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Tyner and Schreibman vie for Hinchey’s seat; both claim they follow his progressive lead

By Fritz Mayer
June 20, 2012

NINETEENTH CONGRESSIONAL DISTRICT, NY — In the race for endorsements, Julian Schreibman, a former federal prosecutor, has picked up far more Democratic committees than rival Joel Tyner, a five-time Dutchess County legislator. But Tyner thinks his hard-line stand on hydraulic fracturing, or fracking, will help him win the day.

Tyner called for a statewide boycott ban on fracking as far back as four years ago and has been very opposed to any use of fracking at all in the state. He goes further and, in fact, is supporting a call for a national moratorium on the practice.

Tyner says on his website, “Science has proven that the practice of ‘fracking’ is unsafe to our water, land and air. This process benefits only an elite few, while posing public health risks. This practice is dangerous unless the government restores measures formerly required under the Clean Air and Safe Drinking Water Acts.” Tyner also quoted his opponent as saying, on an April 17 radio show, “In terms of the impact, I think the jury is still out.”

However, the current message on Schreibman’s website, while not calling for an outright ban, does seriously question the worth of drilling. He writes, “When it comes to hydro-fracking, the evidence all points to serious environmental and economic concerns, without a tangible economic benefit, especially as natural gas prices crater and estimates of shale gas reserves in New York prove to have been inflated. We cannot risk our air and water on an unproven and deeply concerning practice. Nor can we allow the disastrous effects of fracking that residents and communities in other states have faced to happen here in the Hudson Valley and Catskill Mountains.”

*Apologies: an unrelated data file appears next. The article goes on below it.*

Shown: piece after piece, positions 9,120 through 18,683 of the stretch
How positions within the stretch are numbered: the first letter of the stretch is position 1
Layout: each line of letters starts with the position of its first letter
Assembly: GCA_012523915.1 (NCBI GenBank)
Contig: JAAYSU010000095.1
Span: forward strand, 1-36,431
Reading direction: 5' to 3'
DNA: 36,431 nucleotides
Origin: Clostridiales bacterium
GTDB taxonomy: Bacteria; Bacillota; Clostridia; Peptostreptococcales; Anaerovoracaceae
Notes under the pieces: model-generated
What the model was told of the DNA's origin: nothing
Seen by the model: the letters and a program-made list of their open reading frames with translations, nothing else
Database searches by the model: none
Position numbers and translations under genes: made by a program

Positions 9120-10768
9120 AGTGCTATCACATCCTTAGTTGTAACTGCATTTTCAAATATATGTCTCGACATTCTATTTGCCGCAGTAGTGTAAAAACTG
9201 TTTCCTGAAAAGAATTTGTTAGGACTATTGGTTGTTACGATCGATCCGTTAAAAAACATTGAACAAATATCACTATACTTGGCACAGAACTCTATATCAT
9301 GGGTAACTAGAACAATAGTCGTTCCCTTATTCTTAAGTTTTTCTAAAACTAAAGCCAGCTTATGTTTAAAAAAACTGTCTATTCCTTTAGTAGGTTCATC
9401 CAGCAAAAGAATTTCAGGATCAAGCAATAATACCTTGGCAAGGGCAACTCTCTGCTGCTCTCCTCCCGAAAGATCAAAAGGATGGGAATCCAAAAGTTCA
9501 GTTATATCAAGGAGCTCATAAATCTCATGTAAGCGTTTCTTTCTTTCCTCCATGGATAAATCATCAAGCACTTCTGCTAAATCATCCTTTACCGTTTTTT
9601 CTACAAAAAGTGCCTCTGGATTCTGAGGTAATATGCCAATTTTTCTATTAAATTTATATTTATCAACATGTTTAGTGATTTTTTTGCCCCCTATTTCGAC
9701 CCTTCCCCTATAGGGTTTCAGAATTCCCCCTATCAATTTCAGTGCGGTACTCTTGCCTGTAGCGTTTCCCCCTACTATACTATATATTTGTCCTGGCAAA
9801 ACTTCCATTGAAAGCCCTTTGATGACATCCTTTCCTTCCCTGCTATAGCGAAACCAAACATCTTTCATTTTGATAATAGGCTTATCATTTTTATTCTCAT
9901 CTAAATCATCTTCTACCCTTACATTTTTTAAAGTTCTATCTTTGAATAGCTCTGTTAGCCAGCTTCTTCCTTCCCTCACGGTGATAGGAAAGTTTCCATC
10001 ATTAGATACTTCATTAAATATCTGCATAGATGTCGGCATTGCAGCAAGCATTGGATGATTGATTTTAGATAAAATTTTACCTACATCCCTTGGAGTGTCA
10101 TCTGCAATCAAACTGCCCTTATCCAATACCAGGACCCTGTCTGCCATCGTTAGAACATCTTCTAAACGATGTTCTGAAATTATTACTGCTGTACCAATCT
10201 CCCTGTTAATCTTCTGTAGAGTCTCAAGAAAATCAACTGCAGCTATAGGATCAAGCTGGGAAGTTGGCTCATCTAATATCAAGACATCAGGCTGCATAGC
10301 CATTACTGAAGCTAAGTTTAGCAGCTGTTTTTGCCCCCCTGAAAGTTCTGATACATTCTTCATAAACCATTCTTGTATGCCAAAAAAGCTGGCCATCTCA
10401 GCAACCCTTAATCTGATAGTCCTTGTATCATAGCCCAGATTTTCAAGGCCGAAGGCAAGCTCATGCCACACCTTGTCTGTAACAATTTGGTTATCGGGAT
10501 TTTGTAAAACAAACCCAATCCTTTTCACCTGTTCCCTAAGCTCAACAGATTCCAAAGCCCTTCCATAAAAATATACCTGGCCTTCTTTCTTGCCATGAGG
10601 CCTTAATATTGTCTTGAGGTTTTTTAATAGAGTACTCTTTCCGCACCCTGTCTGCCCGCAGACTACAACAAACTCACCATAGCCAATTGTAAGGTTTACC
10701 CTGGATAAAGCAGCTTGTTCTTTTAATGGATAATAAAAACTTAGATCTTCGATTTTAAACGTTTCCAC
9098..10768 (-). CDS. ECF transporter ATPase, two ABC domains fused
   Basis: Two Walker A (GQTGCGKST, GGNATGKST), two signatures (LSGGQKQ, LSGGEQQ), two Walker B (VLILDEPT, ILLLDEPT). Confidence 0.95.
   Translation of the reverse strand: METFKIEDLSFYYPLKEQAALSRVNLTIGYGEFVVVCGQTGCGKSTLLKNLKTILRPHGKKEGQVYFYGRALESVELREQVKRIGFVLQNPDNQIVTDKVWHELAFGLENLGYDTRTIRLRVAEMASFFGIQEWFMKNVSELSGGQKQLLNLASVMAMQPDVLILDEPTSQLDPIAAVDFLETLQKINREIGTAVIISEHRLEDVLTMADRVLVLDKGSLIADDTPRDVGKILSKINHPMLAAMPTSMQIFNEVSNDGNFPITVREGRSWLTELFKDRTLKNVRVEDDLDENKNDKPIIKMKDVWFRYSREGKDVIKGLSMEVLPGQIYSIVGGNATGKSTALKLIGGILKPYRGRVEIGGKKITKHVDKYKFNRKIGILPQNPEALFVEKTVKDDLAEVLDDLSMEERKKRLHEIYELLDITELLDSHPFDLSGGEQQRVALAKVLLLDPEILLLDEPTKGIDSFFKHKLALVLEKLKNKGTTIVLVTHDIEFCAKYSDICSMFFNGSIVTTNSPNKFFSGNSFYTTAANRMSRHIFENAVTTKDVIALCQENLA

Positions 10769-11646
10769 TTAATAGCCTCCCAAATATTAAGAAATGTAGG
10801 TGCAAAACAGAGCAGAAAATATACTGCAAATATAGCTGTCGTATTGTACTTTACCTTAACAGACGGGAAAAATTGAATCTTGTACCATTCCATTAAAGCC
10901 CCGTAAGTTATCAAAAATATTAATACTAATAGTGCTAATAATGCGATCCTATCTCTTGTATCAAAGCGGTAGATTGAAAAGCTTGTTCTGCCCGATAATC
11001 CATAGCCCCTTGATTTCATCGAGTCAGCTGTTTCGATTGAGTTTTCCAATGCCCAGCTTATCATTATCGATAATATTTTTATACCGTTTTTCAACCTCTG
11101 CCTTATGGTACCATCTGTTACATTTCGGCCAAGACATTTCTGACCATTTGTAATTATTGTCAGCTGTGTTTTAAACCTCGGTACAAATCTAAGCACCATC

Schreibman has been endorsed by outgoing Congressman Maurice Hinchey.

On another matter, Tyner and Schreibman share the same goal when it comes to protecting Medicare and Social Security. On his website, Tyner says that the programs need to be protected, and he goes a step further and endorses the idea of a single-payer plan for healthcare, in which Medicare is expanded to cover all Americans.